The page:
It so happened the Old County Prison or High Gaol, a place where so many non-conformists had been confined, was being demolished and the site for sale. They purchased the site, which was adjacent to the City Wall near the East Gate, and erected a new building known as Castle Street Chapel, using in part materials from the Old Gaol. This Chapel opened for public worship in 1797. The site included a narrow strip of land around the Chapel and between that and the City wall, which was used on occasions for burials. These continued on and off until the passing of the Burials Act in 1854. This regulated Burials mainly affecting dissenters, who had difficulty in being buried in Church graveyards. The Dissenters Burial Ground in Exeter was closed at the same time. A number of the Gravestones can still be seen decorating the outside walls of Timepiece nightclub which now occupies the site. A few years ago an archaeological excavation was carried out when a number of graves were found.

This was the time when many non-conformist Chapels were being built. As well as ministering to the congregation, the Leaders looked elsewhere to see how they could increase their influence. At about this time Sunday Schools ‘silently and secretly’ came into existence first appearing in Gloucester. Castle Street Chapel decided to establish such a School. Therefore the General Committee of the Chapel held a meeting on 25th May 1800 and resolved:-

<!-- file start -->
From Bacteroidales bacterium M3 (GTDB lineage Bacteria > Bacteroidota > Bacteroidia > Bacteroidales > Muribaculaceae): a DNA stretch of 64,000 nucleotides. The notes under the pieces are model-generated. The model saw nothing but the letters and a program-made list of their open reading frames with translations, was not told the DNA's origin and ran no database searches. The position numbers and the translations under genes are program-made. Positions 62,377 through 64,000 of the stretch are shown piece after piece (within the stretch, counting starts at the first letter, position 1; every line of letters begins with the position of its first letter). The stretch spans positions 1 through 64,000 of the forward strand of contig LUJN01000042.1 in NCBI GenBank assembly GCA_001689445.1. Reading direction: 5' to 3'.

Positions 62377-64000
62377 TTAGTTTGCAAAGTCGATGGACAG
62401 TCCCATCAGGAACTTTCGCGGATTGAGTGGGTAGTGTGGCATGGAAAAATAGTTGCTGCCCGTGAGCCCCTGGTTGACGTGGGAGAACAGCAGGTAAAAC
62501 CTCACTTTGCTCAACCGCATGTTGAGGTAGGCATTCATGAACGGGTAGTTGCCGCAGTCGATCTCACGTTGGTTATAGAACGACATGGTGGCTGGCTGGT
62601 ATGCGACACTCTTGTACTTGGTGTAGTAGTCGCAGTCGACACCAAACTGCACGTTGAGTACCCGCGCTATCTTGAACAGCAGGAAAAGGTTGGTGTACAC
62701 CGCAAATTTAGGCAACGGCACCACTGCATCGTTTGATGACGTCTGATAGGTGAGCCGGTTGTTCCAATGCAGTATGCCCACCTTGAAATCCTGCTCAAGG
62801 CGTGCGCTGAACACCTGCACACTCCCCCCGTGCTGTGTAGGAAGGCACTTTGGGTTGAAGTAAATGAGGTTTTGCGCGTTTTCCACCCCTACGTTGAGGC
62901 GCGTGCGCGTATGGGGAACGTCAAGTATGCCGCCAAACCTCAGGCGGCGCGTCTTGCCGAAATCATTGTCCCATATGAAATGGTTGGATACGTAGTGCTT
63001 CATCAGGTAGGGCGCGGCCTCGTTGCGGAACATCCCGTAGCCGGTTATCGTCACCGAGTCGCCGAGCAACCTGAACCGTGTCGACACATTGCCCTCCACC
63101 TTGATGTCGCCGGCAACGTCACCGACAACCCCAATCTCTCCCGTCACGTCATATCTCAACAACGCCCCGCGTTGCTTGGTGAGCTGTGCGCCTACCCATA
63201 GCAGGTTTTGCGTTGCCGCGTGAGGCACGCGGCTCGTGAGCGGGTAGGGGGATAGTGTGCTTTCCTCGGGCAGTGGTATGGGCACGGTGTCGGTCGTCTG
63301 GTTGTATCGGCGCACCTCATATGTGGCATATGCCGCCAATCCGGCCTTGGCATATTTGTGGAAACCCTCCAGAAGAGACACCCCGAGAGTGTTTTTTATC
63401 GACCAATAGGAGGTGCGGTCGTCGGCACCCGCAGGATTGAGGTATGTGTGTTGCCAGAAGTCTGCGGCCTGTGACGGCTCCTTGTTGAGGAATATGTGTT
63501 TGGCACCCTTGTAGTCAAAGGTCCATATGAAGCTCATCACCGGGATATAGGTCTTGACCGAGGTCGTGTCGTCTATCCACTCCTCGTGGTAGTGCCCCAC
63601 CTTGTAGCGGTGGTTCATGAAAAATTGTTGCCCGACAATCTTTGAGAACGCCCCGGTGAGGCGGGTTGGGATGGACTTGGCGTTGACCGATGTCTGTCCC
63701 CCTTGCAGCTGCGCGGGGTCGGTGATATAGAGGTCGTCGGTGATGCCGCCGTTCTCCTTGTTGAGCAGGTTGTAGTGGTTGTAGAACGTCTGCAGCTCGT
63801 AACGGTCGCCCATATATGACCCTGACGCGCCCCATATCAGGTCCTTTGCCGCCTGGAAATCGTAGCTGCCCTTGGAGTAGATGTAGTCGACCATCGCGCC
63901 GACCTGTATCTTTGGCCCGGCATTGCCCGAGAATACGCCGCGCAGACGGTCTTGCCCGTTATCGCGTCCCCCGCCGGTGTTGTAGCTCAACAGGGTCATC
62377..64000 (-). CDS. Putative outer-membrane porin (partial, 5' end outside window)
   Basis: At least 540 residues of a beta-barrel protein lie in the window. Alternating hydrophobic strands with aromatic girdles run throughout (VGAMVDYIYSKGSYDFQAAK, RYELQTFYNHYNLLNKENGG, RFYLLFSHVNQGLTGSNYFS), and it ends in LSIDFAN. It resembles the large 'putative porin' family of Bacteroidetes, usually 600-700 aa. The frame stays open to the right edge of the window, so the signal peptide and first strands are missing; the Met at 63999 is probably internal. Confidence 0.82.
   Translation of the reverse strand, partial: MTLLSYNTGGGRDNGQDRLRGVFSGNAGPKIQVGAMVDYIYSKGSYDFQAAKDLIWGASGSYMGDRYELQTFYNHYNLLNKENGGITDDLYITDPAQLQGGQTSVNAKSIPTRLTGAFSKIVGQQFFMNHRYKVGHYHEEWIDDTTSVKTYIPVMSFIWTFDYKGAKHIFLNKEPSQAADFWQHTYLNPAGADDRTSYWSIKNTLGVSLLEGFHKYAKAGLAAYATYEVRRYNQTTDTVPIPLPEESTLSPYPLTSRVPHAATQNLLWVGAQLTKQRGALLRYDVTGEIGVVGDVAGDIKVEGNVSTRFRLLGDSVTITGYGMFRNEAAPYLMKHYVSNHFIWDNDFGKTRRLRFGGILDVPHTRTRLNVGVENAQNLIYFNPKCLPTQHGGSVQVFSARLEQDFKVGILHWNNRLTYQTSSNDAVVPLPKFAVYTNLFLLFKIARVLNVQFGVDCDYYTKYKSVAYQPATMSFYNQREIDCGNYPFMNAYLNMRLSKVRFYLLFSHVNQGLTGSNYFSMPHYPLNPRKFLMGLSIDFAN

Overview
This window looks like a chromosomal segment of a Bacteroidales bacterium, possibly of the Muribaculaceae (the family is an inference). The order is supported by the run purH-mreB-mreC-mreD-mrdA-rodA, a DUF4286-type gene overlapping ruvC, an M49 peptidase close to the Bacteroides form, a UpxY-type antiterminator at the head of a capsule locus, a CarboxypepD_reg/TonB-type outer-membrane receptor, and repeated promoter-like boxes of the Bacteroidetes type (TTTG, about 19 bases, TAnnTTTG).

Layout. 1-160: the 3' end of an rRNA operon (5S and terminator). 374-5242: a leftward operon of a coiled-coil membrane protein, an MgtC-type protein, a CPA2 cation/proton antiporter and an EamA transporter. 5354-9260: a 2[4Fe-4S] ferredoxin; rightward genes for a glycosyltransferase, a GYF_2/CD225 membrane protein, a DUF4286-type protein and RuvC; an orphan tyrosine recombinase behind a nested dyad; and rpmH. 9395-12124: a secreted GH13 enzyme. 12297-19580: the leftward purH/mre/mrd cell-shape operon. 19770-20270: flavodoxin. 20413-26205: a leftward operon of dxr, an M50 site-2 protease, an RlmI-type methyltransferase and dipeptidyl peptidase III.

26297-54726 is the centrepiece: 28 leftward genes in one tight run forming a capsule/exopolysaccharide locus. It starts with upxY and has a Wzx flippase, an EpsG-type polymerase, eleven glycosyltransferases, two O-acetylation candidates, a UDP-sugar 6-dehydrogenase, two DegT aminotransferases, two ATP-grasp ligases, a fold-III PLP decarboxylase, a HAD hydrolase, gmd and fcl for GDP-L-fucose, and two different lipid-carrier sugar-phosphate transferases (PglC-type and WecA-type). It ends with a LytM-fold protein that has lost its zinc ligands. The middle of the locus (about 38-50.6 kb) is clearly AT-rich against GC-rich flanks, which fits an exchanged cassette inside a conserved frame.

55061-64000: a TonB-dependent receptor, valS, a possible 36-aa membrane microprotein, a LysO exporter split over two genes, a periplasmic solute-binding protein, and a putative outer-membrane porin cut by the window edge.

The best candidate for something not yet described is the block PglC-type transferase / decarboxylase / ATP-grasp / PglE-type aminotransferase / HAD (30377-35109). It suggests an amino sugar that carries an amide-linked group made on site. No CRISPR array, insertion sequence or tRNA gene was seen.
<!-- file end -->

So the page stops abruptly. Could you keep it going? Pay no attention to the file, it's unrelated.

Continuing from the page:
1. That the congregation viewing with sorrow the ignorance and depravity of the youth—consider the establishment of a School—instructing on the Lords Day.
2. Committee of 15 be formed to Manage, with 3 to attend every Sabbath to teach.
3 That children attend 9-10.30am: 1.30 to nearly 2.30: and 5.0 to 6.0 evening
4. That the Minister meet them morning and afternoon to instruct them
5. Children to regularly attend morning & afternoon as parents prefer
6. That expenses incurred for rent of premises, books etc. be paid for by voluntary contributions and once a year a Sermon be preached and a public collection made on behalf of the Institution.